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The Future of Credit Cards: No More Plastic

There's a battle raging in America, and it’s not one involving weapons or violence. Rather, the fray is seen in the corporate world, and it’s all about our money.

Now, we’re all used to marketing efforts that encourage us to buy from one company instead of another, but this is a different fight.

This isn’t about where we spend our money, it’s about how we spend it.

Near Field Communication

Attention around Near Field Communication is growing throughout mainstream media. Even so, many are unaware of its existence and future possibilities.

Simply put, Near Field Communication (NFC) is the ability for two wireless technologies to communicate with one another, typically requiring a proximity of four centimeters or less.

There are dozens of innovative, remarkable uses that could, and eventually will, come from NFC. However, there is one focus being highlighted, underscored, put in bold font, and circled by way of the companies struggling to be front and center with this technology; Google, Apple, Visa, Mastercard and others see NFC as the way of the future.

Demonstrating his vision for NFC, Google CEO Larry Schmidt states: “I’m walking down the street and I need pants. My phone has an NFC chip. It knows where I am. It tells me about two stores, one to the left with a 20% discount and one to the right with a 30%. It is programmed to know I am a cheapskate so points me to the right and the store knows what pants I want.

“You don’t think this is going to work, guys? Trust me, this is consumerism."

Financial Responsibility and Protection

The above-mentioned companies are hoping to replace the plastic in our wallets with a chip in our phone. No longer will we have to heft those cards around. Then again, no longer will we have that second thought of, “Do I really need this?” or “Can I afford this?” as we physically pull out our wallet and figure out which credit card to swipe.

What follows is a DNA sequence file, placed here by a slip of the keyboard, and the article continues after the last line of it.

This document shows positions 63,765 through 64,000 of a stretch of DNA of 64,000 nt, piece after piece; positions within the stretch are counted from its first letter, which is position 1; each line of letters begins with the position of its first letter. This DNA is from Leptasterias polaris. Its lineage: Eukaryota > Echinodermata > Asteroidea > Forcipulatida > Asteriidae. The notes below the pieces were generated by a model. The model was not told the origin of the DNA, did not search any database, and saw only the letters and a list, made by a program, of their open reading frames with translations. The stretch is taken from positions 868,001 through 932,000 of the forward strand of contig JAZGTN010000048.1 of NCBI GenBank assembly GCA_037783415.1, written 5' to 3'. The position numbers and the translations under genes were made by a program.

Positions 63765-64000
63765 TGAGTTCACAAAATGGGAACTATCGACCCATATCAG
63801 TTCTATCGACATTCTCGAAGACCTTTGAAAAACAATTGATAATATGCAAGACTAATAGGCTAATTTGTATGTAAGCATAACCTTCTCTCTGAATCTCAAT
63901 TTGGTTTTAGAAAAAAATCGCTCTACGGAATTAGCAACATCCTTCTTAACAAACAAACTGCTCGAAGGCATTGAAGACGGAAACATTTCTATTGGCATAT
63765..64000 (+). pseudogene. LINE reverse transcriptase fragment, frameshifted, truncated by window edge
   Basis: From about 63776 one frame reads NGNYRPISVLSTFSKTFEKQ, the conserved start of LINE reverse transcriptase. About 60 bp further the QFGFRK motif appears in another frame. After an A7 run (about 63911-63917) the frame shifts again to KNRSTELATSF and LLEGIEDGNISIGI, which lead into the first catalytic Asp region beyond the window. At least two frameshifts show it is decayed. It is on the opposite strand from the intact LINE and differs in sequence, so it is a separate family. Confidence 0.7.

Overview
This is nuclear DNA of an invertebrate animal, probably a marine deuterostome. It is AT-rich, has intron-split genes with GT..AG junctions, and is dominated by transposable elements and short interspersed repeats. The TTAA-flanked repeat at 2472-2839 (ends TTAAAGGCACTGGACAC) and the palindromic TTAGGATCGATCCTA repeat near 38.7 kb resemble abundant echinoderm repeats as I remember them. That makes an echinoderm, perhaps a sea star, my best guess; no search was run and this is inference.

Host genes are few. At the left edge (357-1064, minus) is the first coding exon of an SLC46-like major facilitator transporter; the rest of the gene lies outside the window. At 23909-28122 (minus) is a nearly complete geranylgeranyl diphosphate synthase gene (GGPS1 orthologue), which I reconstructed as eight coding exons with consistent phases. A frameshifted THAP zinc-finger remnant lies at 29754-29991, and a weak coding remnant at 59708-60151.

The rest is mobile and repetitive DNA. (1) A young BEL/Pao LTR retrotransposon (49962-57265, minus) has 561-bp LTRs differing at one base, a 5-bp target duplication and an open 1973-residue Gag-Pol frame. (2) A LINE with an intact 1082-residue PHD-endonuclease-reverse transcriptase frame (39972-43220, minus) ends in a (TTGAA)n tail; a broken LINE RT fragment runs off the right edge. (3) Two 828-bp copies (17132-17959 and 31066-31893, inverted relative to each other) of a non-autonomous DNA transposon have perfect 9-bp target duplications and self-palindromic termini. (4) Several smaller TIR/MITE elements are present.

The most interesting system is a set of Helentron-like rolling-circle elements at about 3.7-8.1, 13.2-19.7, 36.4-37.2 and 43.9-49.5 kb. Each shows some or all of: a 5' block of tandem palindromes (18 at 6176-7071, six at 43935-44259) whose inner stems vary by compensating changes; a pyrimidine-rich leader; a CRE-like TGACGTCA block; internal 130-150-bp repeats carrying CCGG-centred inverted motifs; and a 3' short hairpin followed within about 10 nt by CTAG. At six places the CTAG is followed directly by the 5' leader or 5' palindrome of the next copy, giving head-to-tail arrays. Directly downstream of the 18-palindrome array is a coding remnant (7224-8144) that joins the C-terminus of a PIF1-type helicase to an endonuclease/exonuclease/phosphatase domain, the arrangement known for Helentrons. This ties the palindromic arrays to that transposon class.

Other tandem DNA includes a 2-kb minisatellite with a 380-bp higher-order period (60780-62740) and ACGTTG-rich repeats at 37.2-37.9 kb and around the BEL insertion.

Admittedly, the progress in technology is inspiring and encouraging. Fifteen years ago, the Internet was a complete luxury. Now, we want to pull our hair out if it takes more than two seconds for a page to load. With advances like Near Field Communication, who knows where we will be 15 years from today.

However, greater ability demands greater responsibility. When reading a quote like Schmidt’s, it is almost assumed that we are expected to take our brains, logic, and thoughts out of the buying equation; our phone will “know” what we need and help us make the decision to purchase. As if our financial situation wasn’t dire enough already.

I’m not saying that I feel NFC shouldn’t become the norm. I'm actually saying quite the contrary. But with its implementation, we desperately need more financial education - beginning with our youth and continuing through to the elderly. We each need to better understand loans, credit cards, interest rates, and so forth. And we must understand how to properly use them to our benefit.

And let’s not talk about what happens if we leave our phone somewhere...Identity theft protection, anyone?

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Comments

jeffg's picture

Parts of it make me nervous as well.

Expect a gradual conversion. Some phones already come with the capability, for example, and there is a lot of talk that the Iphone 5 & Androids will have the NFC chips from here on out. The rest of the phones should follow suit.

I imagine it will be similar to the CD integration in cars. At first we saw CD players slowly added to cars, along with the tape decks, of course. Whereas today new cars no longer have tape decks, and it is nearly unheard of to not have a CD player.

Deedra's picture

Sounds all nice and techie, but I don't think the majority of Americans are quite ready to give up the plastic in our wallets. It makes me nervous.